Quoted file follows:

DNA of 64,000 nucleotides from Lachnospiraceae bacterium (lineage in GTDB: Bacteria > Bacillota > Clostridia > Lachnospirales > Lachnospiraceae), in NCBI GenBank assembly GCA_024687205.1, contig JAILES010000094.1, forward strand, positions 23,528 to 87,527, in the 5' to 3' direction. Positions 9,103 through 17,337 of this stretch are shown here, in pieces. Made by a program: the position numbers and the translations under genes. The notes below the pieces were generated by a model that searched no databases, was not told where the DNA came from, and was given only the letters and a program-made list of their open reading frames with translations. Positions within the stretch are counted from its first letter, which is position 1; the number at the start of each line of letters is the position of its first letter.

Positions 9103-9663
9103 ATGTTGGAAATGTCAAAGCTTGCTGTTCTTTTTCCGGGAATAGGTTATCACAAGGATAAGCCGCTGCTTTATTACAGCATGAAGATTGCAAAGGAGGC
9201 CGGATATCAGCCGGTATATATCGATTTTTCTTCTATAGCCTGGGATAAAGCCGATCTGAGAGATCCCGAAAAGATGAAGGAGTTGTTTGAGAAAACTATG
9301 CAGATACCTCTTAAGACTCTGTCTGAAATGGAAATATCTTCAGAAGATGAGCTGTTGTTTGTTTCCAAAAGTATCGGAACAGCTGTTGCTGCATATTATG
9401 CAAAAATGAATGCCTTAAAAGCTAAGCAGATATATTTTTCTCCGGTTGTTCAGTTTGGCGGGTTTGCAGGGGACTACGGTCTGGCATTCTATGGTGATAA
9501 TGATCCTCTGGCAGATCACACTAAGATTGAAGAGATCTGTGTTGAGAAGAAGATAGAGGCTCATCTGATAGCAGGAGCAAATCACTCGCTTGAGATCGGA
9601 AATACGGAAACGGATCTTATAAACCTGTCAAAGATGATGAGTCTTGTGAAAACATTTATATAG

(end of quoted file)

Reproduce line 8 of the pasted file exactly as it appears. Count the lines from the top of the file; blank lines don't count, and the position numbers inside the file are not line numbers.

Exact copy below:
9601 AATACGGAAACGGATCTTATAAACCTGTCAAAGATGATGAGTCTTGTGAAAACATTTATATAG